U.S. Department of Energy Halts Bitcoin Mining Survey Amid Legal Pushback

DOE’s emergency study on bitcoin mining is being withdrawn after legal challenges from Riot Platforms and the Texas Blockchain Council.

The Department of Energy (DOE) and Energy Information Administration (EIA) have withdrawn an emergency study of bitcoin mining facilities after facing legal backlash. The controversial study, which raised concerns about the energy consumption of bitcoin mining operations, was the subject of a lawsuit by Riot Platforms, Inc., a publicly traded bitcoin miner, and the Texas Blockchain Council, a nonprofit association.

Legal challenges and regulatory scrutiny

The lawsuit, filed in the Western District of Texas, questioned the rapid rollout of the study, arguing that it did not comply with the Paperwork Reduction Act (PRA) and could cause public harm. Plaintiffs secured a temporary restraining order on February 23, 2024, delaying the original deadline for survey participants to respond.

Emergency procedures in question

DOE’s use of emergency procedures to expedite the study was a crucial point of contention. It was argued that DOE failed to demonstrate an urgency that would justify circumventing the standard notice and comment procedures set forth by the PRA.

Settlement and Future Actions

After the legal challenge, DOE and EIA agreed to destroy all data collected so far and will begin a non-emergency review process that allows for a 60-day public comment period. That process is expected to take more than a year, addressing one of the case’s main concerns about the lack of public discourse on the issue.

Implications for Bitcoin Mining

Bitcoin mining, a process that requires significant electrical power, has come under scrutiny for its potential impact on power grids and overall energy consumption. Initial EIA estimates suggest the industry could account for 0.6 percent to 2.3 percent of total annual U.S. electricity use, a figure comparable to the energy use of states such as Utah and Washington. However, these figures are now subject to further analysis and public input.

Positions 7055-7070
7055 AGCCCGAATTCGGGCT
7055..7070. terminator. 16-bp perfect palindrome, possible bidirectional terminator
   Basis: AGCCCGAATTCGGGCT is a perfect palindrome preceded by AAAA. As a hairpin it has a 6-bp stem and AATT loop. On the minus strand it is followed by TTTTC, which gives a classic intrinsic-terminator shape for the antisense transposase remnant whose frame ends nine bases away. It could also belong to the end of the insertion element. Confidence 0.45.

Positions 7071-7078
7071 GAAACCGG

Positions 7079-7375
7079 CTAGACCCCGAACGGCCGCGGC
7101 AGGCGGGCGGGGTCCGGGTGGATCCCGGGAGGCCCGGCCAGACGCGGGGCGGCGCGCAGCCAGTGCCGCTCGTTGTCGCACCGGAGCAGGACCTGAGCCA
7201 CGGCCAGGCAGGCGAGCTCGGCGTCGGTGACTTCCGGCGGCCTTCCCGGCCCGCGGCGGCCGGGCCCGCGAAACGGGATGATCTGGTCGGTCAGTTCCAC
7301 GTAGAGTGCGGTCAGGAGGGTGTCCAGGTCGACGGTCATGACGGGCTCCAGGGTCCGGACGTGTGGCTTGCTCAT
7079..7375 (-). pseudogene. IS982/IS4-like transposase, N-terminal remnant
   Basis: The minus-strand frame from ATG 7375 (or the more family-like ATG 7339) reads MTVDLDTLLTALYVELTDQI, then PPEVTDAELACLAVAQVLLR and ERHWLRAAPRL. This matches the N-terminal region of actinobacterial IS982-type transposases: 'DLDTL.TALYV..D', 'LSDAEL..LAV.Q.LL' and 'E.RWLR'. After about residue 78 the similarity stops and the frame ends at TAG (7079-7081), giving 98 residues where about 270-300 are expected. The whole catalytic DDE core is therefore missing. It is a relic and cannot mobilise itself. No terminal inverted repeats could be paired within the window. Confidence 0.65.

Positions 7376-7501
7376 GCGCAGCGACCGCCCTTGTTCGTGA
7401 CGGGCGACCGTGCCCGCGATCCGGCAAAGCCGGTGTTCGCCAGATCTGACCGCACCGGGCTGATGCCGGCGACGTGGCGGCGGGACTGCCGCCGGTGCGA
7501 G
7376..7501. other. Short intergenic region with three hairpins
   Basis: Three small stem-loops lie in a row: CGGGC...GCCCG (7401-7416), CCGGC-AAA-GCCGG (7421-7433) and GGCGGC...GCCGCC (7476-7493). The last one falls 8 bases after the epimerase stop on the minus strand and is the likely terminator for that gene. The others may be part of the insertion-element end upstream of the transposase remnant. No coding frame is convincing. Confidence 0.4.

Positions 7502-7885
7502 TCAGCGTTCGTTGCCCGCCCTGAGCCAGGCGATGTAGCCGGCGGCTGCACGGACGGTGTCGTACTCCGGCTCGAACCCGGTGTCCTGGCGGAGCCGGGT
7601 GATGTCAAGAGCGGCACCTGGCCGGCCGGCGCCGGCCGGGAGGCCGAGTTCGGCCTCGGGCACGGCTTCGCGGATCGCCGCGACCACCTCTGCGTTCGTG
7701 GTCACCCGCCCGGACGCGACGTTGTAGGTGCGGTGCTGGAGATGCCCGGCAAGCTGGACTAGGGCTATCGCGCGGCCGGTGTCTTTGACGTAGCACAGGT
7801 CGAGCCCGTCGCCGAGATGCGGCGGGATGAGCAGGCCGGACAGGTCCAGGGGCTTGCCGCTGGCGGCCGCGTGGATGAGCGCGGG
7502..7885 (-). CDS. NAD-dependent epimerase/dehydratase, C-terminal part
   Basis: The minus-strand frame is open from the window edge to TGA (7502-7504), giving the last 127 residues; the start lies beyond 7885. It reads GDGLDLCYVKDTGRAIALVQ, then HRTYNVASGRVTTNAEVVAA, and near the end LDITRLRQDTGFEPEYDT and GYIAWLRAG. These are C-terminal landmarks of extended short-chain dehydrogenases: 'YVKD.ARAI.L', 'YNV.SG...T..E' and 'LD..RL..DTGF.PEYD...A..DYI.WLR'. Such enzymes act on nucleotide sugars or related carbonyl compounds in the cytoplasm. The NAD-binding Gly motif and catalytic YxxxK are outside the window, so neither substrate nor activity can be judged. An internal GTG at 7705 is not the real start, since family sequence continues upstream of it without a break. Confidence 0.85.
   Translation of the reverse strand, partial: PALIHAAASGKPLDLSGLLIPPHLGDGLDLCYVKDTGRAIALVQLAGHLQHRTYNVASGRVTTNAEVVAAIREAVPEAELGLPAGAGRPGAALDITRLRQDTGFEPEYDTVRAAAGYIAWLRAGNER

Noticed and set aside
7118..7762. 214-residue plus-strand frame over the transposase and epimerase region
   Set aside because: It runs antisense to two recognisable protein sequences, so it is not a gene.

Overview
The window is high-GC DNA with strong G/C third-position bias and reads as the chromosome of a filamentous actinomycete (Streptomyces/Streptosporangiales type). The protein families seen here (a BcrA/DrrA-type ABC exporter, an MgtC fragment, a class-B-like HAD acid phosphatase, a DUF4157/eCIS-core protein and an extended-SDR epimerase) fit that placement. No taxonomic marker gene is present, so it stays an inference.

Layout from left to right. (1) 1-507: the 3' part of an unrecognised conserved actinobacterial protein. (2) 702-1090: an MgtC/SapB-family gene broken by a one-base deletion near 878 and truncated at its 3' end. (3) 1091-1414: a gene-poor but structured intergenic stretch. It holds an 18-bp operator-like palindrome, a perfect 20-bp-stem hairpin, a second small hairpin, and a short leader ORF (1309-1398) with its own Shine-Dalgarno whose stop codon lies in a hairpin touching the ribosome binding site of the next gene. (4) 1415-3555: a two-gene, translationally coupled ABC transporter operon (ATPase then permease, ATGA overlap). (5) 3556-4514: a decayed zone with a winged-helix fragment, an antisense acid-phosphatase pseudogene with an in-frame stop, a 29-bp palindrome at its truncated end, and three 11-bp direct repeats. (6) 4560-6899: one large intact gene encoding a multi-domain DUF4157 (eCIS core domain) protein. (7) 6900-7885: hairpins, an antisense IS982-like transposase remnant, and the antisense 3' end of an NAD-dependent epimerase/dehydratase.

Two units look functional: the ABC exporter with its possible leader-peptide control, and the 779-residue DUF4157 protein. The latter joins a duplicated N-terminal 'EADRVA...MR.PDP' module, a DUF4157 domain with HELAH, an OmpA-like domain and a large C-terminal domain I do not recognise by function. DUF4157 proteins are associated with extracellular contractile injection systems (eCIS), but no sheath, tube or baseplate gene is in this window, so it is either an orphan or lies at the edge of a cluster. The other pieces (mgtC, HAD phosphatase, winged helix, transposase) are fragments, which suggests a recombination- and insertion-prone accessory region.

Industry response

The Bitcoin mining industry responded by highlighting the flexibility of mining operations, which can be shut down during peak demand to ease network strain. This feature is touted as a benefit that increases grid reliability, countering claims that mining operations could worsen power shortages.

This agreement marks a temporary reprieve for the Bitcoin mining industry from immediate federal oversight of energy use. However, the issue of energy usage in cryptocurrency mining remains a topic of active debate. The upcoming non-urgent study and public comment period will be critical in shaping the future regulatory landscape for the industry.

The outcome of this legal dispute signals a cautious approach by the government in regulating the cryptocurrency industry. It also highlights the importance of due process and public engagement in policy development that could have significant implications for the growth and functioning of the sector.


DOE’s decision to suspend the extraordinary study and adopt a more comprehensive process reflects a balancing act between regulatory oversight and industry innovation. As cryptocurrency continues to integrate into mainstream financial systems, resolving such conflicts will set precedents for how the industry is governed in the United States.

Image source: Shutterstock

Leave a Comment